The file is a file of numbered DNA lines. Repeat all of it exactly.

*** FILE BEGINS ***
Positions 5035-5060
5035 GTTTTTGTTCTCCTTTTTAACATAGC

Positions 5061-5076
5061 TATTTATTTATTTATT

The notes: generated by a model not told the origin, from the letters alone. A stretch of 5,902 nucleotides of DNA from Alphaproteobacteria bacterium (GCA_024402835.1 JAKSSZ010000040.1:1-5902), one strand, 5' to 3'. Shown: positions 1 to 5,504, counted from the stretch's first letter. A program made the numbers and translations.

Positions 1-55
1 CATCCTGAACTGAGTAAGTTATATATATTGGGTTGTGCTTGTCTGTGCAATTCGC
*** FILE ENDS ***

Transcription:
Positions 5035-5060
5035 GTTTTTGTTCTCCTTTTTAACATAGC

Positions 5061-5076
5061 TATTTATTTATTTATT

The notes: generated by a model not told the origin, from the letters alone. A stretch of 5,902 nucleotides of DNA from Alphaproteobacteria bacterium (GCA_024402835.1 JAKSSZ010000040.1:1-5902), one strand, 5' to 3'. Shown: positions 1 to 5,504, counted from the stretch's first letter. A program made the numbers and translations.

Positions 1-55
1 CATCCTGAACTGAGTAAGTTATATATATTGGGTTGTGCTTGTCTGTGCAATTCGC